Figure 1: Sources of keratin. Different sources such as feathers, hair, nails, horns, hooves, and beak are shown. The hosts for these sources include human, bird, and animal. The hardness of these keratin materials is different in each case.
Figure 2: (a) Crystal structure of K5 and K14 coil heterocomplex (PDB accession code: 3TNU). This is a heteromeric assembly and perinuclear organization of keratin filaments. Regions from central-coiled domains of two filaments are interacting. (b) Representation of K18 caspase-cleavage sites during apoptosis. Keratin network regulates apoptotic machinery and confers a caspase-activation. The primary caspase-targets in epithelial cells are found in keratins type I family (reproduced from [2]).

The major sources of keratin accumulation, which cause environmental problems, initiate from industries that use keratin as the raw material. Poultry farms are also involved in dumping of feather wastes (barbs and rachis). Indeed, 90% of feathers are keratin, and millions of kilograms of feathers are discarded to the environment annually [6]. The disposal of feathers is also accompanied by natural falling of feathers and hairs from birds during production, so it is necessary to develop methods to reduce keratin accumulation. For environmental remediation of keratin, an immediate step that has easy processing set-up with lower cost is desired. Microbial keratinase may meet these preferences, as keratinophilic fungi, bacteria, and actinomycetes naturally reside on keratin wastes. Here, we elaborated the currently available information pertaining to microbial keratinase production.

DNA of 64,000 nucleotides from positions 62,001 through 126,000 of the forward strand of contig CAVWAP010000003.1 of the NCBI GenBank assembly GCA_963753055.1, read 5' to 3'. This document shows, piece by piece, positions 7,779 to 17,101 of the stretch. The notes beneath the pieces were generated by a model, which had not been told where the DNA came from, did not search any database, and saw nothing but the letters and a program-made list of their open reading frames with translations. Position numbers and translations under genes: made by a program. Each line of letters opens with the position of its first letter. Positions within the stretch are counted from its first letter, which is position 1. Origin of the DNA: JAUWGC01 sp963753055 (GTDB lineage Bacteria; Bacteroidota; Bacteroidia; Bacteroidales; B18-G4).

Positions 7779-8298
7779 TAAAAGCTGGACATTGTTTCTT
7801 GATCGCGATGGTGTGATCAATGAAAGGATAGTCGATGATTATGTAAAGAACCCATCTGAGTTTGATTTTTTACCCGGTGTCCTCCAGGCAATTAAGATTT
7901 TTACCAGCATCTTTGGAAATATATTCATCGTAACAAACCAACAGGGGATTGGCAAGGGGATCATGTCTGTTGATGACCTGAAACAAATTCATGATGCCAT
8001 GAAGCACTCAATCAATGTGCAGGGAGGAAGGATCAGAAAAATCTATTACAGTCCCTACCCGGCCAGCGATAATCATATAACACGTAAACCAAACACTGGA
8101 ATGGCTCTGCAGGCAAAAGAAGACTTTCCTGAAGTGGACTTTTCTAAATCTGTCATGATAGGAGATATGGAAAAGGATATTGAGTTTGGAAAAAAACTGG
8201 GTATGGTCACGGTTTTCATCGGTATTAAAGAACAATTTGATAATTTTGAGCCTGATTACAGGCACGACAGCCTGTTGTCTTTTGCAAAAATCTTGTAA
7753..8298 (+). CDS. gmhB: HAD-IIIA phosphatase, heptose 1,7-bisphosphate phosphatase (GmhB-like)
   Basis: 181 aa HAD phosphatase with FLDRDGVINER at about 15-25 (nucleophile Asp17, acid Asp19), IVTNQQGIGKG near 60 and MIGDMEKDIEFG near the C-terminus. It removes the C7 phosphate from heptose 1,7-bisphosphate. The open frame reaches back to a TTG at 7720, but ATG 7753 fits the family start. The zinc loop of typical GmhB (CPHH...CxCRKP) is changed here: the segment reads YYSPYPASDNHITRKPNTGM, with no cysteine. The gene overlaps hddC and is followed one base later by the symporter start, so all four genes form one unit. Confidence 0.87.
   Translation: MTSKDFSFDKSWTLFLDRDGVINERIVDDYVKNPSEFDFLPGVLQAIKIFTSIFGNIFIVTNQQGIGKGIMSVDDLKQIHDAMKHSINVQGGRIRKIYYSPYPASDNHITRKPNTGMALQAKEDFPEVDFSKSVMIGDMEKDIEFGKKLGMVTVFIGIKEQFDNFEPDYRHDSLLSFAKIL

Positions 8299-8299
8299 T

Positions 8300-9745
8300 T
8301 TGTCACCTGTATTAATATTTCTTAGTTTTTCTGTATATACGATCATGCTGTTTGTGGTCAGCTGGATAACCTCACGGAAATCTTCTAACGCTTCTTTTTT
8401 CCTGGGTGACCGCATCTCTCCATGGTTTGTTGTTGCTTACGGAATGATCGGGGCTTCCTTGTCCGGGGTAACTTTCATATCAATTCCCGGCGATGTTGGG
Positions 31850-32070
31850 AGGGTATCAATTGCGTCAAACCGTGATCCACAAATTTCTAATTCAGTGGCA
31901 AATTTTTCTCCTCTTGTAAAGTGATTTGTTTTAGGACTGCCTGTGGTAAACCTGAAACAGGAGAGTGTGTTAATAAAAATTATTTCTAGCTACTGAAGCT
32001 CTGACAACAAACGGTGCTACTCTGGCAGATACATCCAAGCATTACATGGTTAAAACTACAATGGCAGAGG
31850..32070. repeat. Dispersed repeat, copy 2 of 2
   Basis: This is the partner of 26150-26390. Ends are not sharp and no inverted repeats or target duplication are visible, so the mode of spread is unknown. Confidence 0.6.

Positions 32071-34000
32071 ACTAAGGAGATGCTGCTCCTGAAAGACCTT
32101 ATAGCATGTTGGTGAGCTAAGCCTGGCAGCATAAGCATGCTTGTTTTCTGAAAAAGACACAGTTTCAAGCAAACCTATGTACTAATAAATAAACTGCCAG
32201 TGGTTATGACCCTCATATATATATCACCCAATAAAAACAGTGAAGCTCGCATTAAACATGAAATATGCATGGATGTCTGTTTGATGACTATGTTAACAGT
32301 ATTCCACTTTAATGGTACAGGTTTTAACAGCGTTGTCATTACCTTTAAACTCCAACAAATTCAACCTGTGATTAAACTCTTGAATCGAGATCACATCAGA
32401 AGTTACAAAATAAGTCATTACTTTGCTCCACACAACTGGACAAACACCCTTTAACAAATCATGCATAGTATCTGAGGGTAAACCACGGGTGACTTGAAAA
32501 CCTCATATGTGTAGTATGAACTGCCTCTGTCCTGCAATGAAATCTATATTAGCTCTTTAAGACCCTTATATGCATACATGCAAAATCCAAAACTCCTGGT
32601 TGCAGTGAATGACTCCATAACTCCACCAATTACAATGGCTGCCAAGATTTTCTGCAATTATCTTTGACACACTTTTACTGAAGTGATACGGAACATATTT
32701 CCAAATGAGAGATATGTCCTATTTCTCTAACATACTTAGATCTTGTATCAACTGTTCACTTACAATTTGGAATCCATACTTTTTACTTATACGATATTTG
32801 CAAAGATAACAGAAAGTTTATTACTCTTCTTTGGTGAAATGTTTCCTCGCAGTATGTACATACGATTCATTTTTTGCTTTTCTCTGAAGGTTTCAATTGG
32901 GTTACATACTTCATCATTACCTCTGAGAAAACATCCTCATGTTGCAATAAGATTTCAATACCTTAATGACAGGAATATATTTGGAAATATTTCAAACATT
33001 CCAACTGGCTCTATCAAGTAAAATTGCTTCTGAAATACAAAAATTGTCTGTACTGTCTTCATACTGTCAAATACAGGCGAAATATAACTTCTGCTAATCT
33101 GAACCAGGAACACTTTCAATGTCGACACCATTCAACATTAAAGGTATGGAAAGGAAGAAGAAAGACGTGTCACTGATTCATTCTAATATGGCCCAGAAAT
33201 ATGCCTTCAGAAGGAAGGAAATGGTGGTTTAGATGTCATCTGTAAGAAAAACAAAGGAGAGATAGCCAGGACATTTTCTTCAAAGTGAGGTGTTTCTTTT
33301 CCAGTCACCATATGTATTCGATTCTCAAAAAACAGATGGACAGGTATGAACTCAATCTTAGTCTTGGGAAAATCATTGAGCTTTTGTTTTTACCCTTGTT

2. Keratinophilic Fungi

Keratinophilic fungi produce the proteolytic enzymes that are capable of decomposing keratinic waste materials [7]. Several keratinophilic fungi that live as parasites on keratinous materials use keratin as their carbon and nitrogen sources, multiply in an asexual manner, and produce conidia. During the process of fungal colonization, boring hyphae are produced to drill into the keratin substrate. These keratinophilic fungi include hyphomycetes and several other taxa [8]; hyphomycetes include both dermatophytic (e.g., Microsporum species) and nondermatophytic (e.g., Chrysosporium species and other genera) keratinophilic fungi [9]. The dermatophytes are mainly from the genera Microsporum, Epidermophyton, and Trichophyton. Keratinophilic species are usually identified by morphological features of their macro- and microconidia, molecular methods, and using DNA sequence analysis [10]. Keratinophilic fungi produce sulfide for sulphitolysis and, during this process, the disulfide bonds of cysteine, a major amino acid in keratinous materials, are broken down, after which the proteolytic enzymes released by the fungi can easily cleave the keratin. During the degradation process, the products released are cysteine, S-sulphocysteine, cysteine acid, cysteine, and inorganic sulfate, and the presence of these products in the culture media indicates the occurrence of true keratinophilic fungi. Fungi that do not show this behavior during degradation are considered nonkeratinophilic fungi. Keratinophilic fungi are predominantly anthropophilic (human loving) or zoophilic (animal loving). Many keratinophilic fungi have been isolated from soil samples due to accumulation of keratin wastes in the soils (geophilic). Soil samples from geophilic habitats including public beaches, agricultural areas, public parks, gardens, and elementary schools have been found to contain keratinophilic fungi [1115]. Most of these studies involved an isolation technique known as keratin-baiting, in which hair or feathers are used for the isolation of keratinophilic fungi [1115]. Keratinophilic fungi isolated in countries worldwide, including Egypt, Spain, Australia, Palestine, Kuwait, India, Iran, and Malaysia, have been described [8].